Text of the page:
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Millennium Blades» Forums » Variants

Subject: Will it break if we ignore the no-takebacks rule during tournaments? rss

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Reverend Redd
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Millennium Blades is my new favorite boardgame, despite only having played it twice, and is quickly growing on others in my gaming group. But we have THAT ONE GUY who won't play it again because he's a wus he doesn't like the "no-takebacks" rule. This pretty much screws all the rest of us, yet we don't want to say, "up yours, we're playing MB and you can just watch and do nothing for two hours," either.

Typically, we don't mind players fixing "oopses" in our group, on the basis that: 1. You didn't learn something after the fact (card drawn, info revealed) that showed you why it was a bad move; and 2. Someone else didn't start taking their turn yet, which could affect what THEY do, or made you react to seeing what they want to do. You know, common sense stuff - the fine line between fixing an honest mistake and permitting cheating.

That said, we all understand why you can't fix mistakes in the Deckbuilding phase of MB - it's real-time, nobody can un-see things they saw you do. And though the spirit of the rule is to simulate CCG tournaments by disallowing error-fixing then, too, is there anything in the game that is dependent on this rule [during the Tournament Phase] for balance? Can we safely house-rule it out of existence, or will that break the game?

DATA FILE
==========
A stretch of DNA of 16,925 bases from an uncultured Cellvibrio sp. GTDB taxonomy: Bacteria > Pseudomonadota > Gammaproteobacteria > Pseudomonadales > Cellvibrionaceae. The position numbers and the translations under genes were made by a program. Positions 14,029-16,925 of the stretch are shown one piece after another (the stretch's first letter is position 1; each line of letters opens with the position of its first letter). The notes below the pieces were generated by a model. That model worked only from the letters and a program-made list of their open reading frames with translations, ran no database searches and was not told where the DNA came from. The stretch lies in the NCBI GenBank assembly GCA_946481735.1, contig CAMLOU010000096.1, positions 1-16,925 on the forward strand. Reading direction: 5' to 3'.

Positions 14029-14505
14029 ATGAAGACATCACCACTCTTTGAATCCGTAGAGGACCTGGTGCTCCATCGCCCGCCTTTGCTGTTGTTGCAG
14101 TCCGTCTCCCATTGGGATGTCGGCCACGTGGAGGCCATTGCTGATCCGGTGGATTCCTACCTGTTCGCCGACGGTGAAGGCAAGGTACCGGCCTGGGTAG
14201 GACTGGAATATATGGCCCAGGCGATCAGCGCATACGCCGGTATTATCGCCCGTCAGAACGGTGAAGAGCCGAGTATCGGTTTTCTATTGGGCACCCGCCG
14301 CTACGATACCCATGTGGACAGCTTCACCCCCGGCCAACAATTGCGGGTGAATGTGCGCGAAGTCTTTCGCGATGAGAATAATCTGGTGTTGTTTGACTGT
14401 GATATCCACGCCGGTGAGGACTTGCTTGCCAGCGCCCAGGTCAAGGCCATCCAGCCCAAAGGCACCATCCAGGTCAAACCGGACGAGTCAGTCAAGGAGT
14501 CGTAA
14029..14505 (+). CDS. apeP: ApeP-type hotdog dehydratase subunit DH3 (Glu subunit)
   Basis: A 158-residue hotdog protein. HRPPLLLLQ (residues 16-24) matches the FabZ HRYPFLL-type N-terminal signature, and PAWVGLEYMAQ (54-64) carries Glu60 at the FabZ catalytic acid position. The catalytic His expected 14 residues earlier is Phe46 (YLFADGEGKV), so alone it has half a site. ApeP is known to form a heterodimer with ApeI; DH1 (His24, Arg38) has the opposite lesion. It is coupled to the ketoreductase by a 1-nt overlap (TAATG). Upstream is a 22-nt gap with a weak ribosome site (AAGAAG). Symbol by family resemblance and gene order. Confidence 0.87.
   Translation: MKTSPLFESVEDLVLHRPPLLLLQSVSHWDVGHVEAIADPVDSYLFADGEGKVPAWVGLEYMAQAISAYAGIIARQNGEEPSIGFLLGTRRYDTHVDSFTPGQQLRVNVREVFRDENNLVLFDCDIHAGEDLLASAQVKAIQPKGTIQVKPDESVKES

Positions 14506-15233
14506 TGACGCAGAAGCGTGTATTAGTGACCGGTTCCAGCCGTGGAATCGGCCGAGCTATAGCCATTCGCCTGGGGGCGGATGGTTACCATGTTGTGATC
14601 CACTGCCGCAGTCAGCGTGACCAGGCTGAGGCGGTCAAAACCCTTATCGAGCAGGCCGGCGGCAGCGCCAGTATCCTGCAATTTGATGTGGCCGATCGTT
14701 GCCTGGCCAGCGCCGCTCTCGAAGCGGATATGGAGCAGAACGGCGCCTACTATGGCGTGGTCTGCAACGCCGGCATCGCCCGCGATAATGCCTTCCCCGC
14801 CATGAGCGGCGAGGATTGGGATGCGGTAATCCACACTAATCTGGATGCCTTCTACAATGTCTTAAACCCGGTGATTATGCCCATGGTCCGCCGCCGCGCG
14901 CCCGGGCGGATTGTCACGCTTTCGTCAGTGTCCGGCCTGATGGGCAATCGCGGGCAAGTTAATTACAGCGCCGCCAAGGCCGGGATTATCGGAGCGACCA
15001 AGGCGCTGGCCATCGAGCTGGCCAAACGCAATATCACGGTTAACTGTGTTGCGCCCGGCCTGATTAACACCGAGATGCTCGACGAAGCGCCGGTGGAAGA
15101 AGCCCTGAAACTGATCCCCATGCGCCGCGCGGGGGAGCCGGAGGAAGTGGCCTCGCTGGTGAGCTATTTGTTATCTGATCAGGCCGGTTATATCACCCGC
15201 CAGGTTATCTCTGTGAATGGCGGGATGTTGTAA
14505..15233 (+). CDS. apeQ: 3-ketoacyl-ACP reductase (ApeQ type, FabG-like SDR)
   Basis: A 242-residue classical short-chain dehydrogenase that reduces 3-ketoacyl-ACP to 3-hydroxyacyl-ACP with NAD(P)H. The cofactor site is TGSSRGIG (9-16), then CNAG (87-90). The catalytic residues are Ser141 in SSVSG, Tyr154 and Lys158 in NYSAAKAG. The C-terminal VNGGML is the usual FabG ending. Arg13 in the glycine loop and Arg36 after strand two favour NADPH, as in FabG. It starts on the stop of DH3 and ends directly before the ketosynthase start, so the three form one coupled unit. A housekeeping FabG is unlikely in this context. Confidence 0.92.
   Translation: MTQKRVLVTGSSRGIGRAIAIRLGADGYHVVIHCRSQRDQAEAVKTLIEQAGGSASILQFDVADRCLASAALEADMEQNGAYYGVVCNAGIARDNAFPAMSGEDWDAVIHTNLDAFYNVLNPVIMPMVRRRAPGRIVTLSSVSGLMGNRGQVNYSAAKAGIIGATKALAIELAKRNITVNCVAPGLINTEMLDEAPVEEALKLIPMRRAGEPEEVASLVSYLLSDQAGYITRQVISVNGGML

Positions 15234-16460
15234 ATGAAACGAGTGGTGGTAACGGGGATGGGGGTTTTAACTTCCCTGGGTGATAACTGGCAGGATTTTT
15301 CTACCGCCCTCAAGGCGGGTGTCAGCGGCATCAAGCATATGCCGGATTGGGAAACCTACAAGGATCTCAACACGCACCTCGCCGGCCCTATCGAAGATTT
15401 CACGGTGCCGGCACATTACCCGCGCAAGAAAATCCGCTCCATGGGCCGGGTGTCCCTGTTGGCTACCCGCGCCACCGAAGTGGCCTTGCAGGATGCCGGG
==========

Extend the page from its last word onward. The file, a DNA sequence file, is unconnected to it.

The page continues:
EDIT - I am referring to the Tourney phase here. We do NOT want this rule suspended during Deckbuilding, just Tourney phases.
 
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Michael
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I take it on a case by case basis. I've only played with my wife. Sow times it works to take back and re-do things, and other times it doesn't. Sometimes she doesn't realize a certain deckbuiling phase has ended and wanted to do something, or she needs another minute or two. I'm content to accommodate these things because it makes the game more fun and relaxed.